Roberta Winston is running for Superior Court Judge, Seat 18. (courtesy photo)
Resident runs for Superior Court Judge
Roberta Winston, an experienced lawyer, law firm partner and a Scripps Ranch resident for more than 30 years, is hoping to win election to San Diego Superior Court Judge, Seat 18 on March 3.
The election will fill a seat being vacated by retiring judge Jacqueline Stern. Winston’s opponent in the race is CJ Moody, a deputy district attorney for the last 17 years, including the last 15 in the San Diego District Attorney’s office. Since there are only two candidates running for the seat, the winner takes all on March 3.
Originally from Michigan, Winston earned a bachelor’s degree in social science from Michigan State University in 1983, then headed west where she earned a juris doctorate from University of San Diego School of Law in 1986.
“I came out to thaw out,” she said.
She lived in various parts of San Diego during law school but discovered Scripps Ranch through a friend who bought a house here.
“That was in the late ’80s. At that time, Scripps Ranch was like the end of the earth, it was so far. There were deer everywhere,” she remembered. “I spent enough time here and fell in love with the area. I bought a place here in ’92 and never left.”
Her family, which includes her husband, two daughters, one son and two dogs, lost their home in the wildfire of 2003. Winston said the experience strengthened her appreciation of Scripps Ranch.
“There’s always silver linings, that’s kind of the way I look at things, and there were lots of them. Not the least of which was what it did in terms of bringing the community together,” she said. “It was extraordinary. It was a very bonding kind of experience that so many of us shared. My street looked like a war zone. We rebuilt in the same lot and we’re still there.”
According to Ballotpedia, the California Superior Courts are the trial courts of the California court system. Each of California’s 58 counties has a superior court, which handles civil and criminal cases, as well as family, probate and juvenile cases. To qualify as a superior court judge, a candidate must have been an attorney admitted to practice law (a member of the State Bar of California) or have served as a judge of a court of record in the state for at least 10 years immediately preceding election or appointment.
Winston noted that the decision of where in the San Diego County system the newly elected judges will be assigned and what type of cases they will work on is decided by the county’s presiding judge.
Winston feels that anyone qualified to run for judge can learn the rules and procedures required by the job, but factors like experience, discipline, discretion and fairness are critical for the position.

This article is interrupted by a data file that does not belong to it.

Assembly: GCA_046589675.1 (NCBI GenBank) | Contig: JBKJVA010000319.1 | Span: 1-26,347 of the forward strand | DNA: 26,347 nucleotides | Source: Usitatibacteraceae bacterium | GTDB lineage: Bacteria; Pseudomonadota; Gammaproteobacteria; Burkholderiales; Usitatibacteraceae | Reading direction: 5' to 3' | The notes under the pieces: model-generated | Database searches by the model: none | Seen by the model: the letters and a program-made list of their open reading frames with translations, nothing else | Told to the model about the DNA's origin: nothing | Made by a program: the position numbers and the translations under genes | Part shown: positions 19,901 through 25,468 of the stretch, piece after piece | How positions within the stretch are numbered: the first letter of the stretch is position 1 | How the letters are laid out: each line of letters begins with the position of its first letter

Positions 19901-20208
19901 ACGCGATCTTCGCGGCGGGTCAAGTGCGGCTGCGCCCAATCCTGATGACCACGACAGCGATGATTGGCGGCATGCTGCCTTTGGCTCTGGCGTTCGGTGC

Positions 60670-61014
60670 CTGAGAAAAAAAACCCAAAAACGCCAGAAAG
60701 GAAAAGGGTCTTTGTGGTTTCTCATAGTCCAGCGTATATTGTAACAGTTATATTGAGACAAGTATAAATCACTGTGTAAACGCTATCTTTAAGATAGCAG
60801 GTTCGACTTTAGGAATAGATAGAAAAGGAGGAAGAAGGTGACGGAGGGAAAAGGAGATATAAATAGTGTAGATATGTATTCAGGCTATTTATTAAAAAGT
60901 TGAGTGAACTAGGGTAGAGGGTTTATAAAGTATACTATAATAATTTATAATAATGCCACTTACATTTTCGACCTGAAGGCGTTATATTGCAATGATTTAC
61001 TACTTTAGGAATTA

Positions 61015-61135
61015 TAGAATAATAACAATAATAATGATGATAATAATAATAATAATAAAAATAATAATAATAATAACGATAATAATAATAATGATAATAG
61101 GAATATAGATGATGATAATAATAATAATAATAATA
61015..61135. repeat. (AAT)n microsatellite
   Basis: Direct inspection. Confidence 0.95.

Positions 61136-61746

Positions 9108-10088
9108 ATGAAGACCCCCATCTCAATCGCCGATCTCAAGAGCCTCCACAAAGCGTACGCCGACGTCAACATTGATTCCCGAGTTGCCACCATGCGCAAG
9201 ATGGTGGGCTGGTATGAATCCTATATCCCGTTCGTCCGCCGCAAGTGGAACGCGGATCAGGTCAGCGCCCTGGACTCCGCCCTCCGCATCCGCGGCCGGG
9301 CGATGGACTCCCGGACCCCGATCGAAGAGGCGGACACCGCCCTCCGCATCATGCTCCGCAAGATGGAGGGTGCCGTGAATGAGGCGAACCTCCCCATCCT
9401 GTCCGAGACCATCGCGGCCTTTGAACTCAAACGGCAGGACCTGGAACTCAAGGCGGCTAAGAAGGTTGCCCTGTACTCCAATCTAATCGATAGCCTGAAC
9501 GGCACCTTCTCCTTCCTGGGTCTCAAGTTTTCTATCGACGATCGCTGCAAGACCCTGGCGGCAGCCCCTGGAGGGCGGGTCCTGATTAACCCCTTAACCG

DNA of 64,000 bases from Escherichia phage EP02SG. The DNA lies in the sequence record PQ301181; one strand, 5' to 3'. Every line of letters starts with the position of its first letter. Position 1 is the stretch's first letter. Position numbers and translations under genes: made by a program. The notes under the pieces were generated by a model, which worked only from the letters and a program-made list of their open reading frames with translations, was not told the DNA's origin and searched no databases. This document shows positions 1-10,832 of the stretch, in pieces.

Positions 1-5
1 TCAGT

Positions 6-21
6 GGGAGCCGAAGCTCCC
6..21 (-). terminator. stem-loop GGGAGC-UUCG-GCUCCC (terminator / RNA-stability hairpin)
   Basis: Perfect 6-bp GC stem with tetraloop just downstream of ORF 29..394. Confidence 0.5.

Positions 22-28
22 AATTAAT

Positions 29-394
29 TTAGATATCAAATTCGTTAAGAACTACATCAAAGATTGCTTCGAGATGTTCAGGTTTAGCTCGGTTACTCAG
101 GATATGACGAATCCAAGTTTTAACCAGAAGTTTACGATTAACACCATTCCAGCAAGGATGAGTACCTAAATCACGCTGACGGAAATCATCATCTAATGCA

“I have 32 years of legal practice, experience. With that comes wisdom and some humility. I think both characteristics are essential for judges to have,” she said. “Because a judge that’s not humble is not serving their community in the way it needs to be served, in my opinion. And wisdom just comes from time. There’s no substitute. I have almost double the experience of my opponent.”
Since judges can be assigned to hear different types of cases than they may have practiced, Winston said the kind of law a candidate has practiced as an attorney isn’t as important as getting a sense of how a candidate will act as judge.
“People think, ‘Oh, you’ve got no criminal experience.’ Yeah, OK, and my opponent has no civil experience,” she said. “It’s more about what kind of sense do you have about (a candidate’s) sense of judgement, how that person will exercise discretion. We’re obligated to follow the law that exists, we don’t get to make it up. We’re not legislators. The evidence is the evidence, although judges have the discretion about what evidence will be admitted and what can’t be admitted. So, impartiality is critical; fairness is critical.”
For the last 20 years, Winston’s legal practice has focused on uncovering property insurance fraud and helping consumers battle fraud in the water restoration industry. As she explained, when an insurance company has identified red flags or suspicious circumstances in a claim, she talks to people under oath and renders a recommendation to the client as to how to proceed.
“They look to me to talk to that person under oath, listen to what they have to say, make a judgement on the facts, apply the law, and literally write an opinion and give it to them to tell them what to do,” she said. “Every day, I’m doing more judging than advocating. It’s exactly what I do – all the time. So, I have mastered the ability to talk to people under oath.”
She noted that clients count on her to give good advice. Bad advice could end up costing the client a lot of money.
“They are counting on me to be fair; they’re counting on me to be objective,” she said. “I’ve been practicing fairness for the last 20 years in an active way, so I feel like I have a leg up on that front, too.”
For more information, visit voterobertawinston.com.